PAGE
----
None of the changes I've been through have reduced my abiltity or inlination to care about others. In fact, I think the opposite is true. The amount of self-centered-ness that I used to maintain seems to have declined dramatically.


Hi Chris,

Thanks for your patience on this one. We probably have a few different definitions. I'm clear that you are responsible for the actions you take that affect other people. Does that mean that you do have a stake in the outcome ? Perhaps it is our definition of responsibility, a quick Google gives "the state or fact of being responsible, answerable, or accountable for something within one's power, control, or management."

We have a slightly different definition for "experience" it seems. I don't think we can observe experience, for exmaple the witness is not independent of experience, abiding in the witness will impact behavior. For me experience in the present moment is the totality of phenomena - there is nothing there to observe experience (any observer is part of the experience). We can observe the past and observe(imagine) the future.

We probably have different definition for perception also. You have a relationship with experience (this is dualism) and I would include that relationship as an aspect that is being perceived. I don't understand how you refer to dramatic changes in caring and better ability to observe along with no change in what you percieve. Maybe you are referring to perception of external phenomena detected by your senses because it seems your internal experience has changed a lot. For me we perceive phenomena, for example internal talk and external sound can be perceived as identical (e.g. when we misunderstand someone)

I like your point about "dual and non-dual, self and not-self, occupy the same mind" which seems in contradiction with some reports from people who have perceptual shifts that they believe will be permanent. Perhaps both options are possible, a mind that holds the paradox of "dual and non-dual" or a mind that will "switch" from one to the other (with a possibility of loosing that ability).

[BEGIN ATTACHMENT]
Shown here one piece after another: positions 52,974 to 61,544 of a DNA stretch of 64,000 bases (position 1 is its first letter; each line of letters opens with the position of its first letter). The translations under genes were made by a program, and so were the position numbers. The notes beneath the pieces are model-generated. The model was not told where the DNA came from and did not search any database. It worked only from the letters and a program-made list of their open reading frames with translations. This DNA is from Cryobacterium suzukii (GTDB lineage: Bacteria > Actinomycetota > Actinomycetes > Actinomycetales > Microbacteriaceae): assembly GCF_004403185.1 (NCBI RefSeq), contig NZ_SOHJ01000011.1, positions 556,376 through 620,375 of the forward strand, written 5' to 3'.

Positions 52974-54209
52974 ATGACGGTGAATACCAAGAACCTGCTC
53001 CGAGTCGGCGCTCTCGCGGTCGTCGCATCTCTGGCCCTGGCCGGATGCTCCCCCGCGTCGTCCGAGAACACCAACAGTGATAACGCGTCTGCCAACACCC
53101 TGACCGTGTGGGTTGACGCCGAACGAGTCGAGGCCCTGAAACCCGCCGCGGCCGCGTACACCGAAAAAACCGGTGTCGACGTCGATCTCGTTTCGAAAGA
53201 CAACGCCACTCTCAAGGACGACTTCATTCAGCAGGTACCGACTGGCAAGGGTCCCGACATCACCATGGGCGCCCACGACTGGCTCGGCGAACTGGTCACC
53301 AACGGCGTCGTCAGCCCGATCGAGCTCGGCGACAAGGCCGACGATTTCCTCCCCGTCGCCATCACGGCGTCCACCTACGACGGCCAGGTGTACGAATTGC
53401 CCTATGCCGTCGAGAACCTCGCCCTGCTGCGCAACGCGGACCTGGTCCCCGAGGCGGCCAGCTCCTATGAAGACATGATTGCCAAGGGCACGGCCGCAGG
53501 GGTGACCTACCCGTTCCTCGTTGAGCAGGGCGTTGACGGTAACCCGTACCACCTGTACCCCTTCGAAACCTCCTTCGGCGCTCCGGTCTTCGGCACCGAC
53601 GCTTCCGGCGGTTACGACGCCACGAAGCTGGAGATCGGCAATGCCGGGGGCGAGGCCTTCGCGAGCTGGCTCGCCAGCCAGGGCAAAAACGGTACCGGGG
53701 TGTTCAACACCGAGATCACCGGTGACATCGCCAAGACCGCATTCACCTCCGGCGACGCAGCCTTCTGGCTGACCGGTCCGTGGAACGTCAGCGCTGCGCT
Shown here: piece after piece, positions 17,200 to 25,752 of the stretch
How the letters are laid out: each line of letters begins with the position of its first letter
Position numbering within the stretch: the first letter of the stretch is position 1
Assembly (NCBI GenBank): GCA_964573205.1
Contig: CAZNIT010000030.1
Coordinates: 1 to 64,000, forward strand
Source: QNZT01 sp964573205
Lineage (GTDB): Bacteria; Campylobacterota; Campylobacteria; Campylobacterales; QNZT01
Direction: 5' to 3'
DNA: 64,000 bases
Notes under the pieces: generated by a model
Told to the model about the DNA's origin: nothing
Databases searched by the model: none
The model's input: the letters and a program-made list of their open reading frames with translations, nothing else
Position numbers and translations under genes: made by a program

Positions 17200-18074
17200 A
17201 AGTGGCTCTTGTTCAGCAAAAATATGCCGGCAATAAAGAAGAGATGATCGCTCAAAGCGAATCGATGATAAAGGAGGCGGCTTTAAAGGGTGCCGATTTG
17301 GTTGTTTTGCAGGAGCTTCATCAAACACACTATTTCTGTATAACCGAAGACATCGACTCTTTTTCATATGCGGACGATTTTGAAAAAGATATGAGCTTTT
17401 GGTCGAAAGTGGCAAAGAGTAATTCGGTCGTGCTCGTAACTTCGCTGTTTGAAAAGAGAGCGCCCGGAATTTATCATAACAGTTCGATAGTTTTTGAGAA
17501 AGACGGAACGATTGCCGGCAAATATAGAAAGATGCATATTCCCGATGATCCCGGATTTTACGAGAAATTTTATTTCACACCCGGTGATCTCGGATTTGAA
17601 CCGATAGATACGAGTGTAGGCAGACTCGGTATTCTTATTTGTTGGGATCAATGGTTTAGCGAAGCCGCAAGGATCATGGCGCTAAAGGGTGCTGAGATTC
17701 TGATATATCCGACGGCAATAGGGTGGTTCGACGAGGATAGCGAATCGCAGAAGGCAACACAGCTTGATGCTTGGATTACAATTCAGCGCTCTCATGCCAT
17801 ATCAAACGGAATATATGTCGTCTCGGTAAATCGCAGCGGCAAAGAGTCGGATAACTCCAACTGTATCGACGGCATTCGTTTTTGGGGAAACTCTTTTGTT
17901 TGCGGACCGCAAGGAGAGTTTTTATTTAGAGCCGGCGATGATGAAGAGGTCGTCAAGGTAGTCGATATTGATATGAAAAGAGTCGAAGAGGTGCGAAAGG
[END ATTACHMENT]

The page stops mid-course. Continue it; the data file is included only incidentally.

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Chris Marti, modified 5 Years ago.

RE: Phenomenology of "3rd path" - response to Daniel

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Mark --

We have a slightly different definition for "experience" it seems. I don't think we can observe experience, for exmaple the witness is not independent of experience, abiding in the witness will impact behavior. For me experience in the present moment is the totality of phenomena - there is nothing there to observe experience (any observer is part of the experience). We can observe the past and observe(imagine) the future.

We probably have different definition for perception also. You have a relationship with experience (this is dualism) and I would include that relationship as an aspect that is being perceived. I don't understand how you refer to dramatic changes in caring and better ability to observe along with no change in what you percieve. Maybe you are referring to perception of external phenomena detected by your senses because it seems your internal experience has changed a lot. For me we perceive phenomena, for example internal talk and external sound can be perceived as identical (e.g. when we misunderstand someone)